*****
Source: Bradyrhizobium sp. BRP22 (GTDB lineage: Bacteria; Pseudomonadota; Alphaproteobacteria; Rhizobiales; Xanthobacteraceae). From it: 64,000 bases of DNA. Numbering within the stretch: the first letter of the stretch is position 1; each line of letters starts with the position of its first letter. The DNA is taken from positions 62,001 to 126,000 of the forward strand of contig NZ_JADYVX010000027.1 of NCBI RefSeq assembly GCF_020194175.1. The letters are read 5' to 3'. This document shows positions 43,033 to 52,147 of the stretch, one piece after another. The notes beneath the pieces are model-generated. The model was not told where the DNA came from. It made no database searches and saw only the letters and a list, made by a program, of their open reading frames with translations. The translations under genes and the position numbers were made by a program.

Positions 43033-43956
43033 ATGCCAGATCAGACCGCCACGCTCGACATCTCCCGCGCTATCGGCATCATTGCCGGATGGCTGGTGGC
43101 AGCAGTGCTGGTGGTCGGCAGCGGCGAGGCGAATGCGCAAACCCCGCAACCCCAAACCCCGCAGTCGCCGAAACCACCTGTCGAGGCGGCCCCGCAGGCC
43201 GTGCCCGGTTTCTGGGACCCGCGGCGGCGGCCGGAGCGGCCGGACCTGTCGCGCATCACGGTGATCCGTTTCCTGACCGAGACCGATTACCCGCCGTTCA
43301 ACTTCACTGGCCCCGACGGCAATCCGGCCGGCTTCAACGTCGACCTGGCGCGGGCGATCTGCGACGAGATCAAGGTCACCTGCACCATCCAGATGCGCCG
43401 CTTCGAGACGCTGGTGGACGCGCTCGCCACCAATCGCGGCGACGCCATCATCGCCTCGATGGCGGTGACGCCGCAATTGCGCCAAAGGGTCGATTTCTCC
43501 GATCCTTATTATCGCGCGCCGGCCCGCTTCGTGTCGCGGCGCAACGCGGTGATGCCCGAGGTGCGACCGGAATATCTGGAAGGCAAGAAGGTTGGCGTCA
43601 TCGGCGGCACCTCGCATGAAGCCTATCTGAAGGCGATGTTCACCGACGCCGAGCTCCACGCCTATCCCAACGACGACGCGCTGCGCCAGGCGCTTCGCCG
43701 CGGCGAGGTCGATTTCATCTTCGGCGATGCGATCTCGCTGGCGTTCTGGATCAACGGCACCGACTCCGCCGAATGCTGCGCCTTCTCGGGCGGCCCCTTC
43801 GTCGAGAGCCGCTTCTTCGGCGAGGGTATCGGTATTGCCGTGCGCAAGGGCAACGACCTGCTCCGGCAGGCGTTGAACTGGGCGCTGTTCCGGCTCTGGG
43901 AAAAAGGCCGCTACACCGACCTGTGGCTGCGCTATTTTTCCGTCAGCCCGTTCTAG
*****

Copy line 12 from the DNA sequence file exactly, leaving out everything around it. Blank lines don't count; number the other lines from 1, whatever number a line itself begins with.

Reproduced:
43901 AAAAAGGCCGCTACACCGACCTGTGGCTGCGCTATTTTTCCGTCAGCCCGTTCTAG